Heat staking is a quick, inexpensive way to form strong assemblies between components. It is often compared with ultrasonic staking, which can offer faster results at the expense of flexibility and adaptability for complex applications.
The arguments between heat staking and ultrasonic welding have been going on for a longer time than most engineers realize. While there are definite advantages to each for meeting project-specific goals, one of the areas where heat staking outperforms ultrasonic staking is in the ability to produce multiple heat stake posts accurately and consistently over multiple planes in one machine cycle for high-precision and repeatable plastic assembly tasks.
Some of the newest developments in heat staking serve to extend this comparative advantage to even greater extents. Improvements to automated quality assurance, process control methods, and data communication produce a significant boost to fabricators’ bottom lines.
The newest thermal presses offer more than previous generations of technology have been able to provide. These developments are subtle in nature, but compound to generate powerful profit yields for fabrication plants and product manufacturers.
Whether assembling plastic parts with heat staking or with ultrasonic technology, long production runs and multiple processes inevitably introduce the possibility of errors creeping into the finished product. State-of-the-art heat staking equipment like the Thermal Press H-Series feature programmable final position (Heat Stake travel or collapse distance) Quality (inspection) alarms will catch these deficiencies when they occur.
The two principal errors these systems verify are overtravel and undertravel. These correspond to situations when the heat stake posts or bosses either travels beyond its intended depth or does not reach the intended depth during the heat staking process. When the machine detects this, it signals an Alarm for the operator, requiring the operator to acknowledge the alarm before starting another heat staking cycle can be started.
The newest heat staking toolsets use a force feedback-based process control method to improve heat staking accuracy. In normal conditions, peripheral force that goes into the heat stake is essentially lost and unaccounted for. As long as the stake is successful, most operators don’t mind this.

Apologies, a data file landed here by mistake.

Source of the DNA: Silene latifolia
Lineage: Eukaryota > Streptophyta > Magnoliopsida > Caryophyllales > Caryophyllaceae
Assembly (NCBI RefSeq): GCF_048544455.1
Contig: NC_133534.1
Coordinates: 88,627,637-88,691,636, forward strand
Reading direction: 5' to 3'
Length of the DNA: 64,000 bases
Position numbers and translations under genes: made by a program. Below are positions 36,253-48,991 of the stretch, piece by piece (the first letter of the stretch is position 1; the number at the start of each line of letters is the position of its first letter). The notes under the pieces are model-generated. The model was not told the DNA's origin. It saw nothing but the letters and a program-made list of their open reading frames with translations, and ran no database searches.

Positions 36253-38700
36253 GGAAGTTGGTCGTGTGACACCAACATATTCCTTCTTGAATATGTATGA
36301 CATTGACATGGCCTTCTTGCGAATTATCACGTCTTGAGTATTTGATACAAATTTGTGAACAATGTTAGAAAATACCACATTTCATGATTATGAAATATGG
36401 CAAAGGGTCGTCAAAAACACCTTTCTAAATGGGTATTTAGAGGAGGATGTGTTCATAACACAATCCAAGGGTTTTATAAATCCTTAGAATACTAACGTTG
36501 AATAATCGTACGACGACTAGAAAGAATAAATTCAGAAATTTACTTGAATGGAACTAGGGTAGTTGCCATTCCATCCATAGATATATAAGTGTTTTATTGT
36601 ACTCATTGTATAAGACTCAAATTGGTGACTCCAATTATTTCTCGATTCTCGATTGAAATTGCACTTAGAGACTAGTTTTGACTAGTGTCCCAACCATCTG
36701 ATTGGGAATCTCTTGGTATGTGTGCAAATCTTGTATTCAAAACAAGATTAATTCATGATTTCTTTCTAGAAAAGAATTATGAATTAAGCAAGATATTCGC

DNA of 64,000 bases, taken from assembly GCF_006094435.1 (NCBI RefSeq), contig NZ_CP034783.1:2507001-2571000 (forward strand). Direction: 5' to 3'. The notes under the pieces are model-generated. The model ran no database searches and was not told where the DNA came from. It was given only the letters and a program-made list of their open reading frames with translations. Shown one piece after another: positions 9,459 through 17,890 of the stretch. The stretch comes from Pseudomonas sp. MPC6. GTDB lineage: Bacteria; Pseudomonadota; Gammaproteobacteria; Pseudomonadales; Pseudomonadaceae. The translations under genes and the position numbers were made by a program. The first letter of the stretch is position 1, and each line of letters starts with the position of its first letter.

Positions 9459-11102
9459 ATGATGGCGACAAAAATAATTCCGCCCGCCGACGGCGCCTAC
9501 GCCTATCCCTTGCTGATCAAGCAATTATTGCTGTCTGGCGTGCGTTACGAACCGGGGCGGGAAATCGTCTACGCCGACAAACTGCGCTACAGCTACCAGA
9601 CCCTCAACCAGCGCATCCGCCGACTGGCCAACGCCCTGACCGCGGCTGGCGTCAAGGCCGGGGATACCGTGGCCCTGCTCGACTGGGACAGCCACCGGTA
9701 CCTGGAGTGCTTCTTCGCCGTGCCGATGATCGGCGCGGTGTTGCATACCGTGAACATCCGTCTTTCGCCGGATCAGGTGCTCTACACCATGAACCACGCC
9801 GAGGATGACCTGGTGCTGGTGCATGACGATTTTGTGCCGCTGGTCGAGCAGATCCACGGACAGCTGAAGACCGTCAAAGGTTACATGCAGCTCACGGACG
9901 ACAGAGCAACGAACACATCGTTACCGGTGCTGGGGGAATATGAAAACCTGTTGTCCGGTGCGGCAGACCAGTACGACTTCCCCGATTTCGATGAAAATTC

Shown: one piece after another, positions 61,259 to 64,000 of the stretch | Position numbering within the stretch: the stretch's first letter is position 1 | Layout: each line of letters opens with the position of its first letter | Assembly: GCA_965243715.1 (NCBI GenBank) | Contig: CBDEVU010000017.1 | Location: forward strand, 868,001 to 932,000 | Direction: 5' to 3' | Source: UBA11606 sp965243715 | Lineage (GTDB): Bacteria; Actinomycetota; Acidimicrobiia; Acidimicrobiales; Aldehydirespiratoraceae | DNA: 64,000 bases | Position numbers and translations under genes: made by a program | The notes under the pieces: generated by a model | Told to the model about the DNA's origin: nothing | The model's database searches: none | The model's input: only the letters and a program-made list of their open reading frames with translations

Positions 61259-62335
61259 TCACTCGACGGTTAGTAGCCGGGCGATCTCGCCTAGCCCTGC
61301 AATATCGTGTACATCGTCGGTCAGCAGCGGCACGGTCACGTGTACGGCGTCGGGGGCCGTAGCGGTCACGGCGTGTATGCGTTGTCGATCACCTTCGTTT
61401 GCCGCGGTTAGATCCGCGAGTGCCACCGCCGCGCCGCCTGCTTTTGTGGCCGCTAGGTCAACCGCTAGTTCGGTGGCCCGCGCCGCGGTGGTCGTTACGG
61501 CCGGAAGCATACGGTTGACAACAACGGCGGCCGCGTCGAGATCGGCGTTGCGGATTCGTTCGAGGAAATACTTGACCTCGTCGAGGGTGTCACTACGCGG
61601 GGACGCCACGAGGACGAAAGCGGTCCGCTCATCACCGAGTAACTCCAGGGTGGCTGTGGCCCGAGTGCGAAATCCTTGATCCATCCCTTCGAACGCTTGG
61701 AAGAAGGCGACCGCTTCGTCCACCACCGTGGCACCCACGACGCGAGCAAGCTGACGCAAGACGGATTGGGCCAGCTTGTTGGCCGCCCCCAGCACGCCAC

But Thermal Press has recently developed a method that uses the force applied to the heat stake during the process to control the motion of the plastic assembly parts, creating a more accurate and more efficient stake. This is very useful for high-temperature and glass-filled plastic materials.
Most modern thermal press machines feature some level of automation integration, but only the latest are able to demonstrate high-level machine-to-machine interoperability. The latest machines gather data on automated processes and produce organized data sheets in industry-standard machine-compatible interoperability formats like SCADA(Supervisory Control and Data Acquisition) or OPC.
Operators then use the data produced to remotely control integrated machines within the context of a larger production work cell. This allows Thermal Press heat staking equipment to become an integrated part of a high-value automated production process, rather than a one-off solo machine in a complete assembly-line that requires multiple operations to use, control and to even monitor the production.
Industry-leading heat staking expertise can improve plastic assembly production and efficiency. Entrust your acquisitions to a reputable provider of world-class plastic assembly tools and rely on expert process development to deliver results to shareholders.
Find out more about the latest advances in heat staking by speaking with a Thermal Press specialist today!
Originally posted at: https://www.thermalpress.com/bond-accuracy-process-efficiency/
Kevin Dean, President of WSI Net Advantage...
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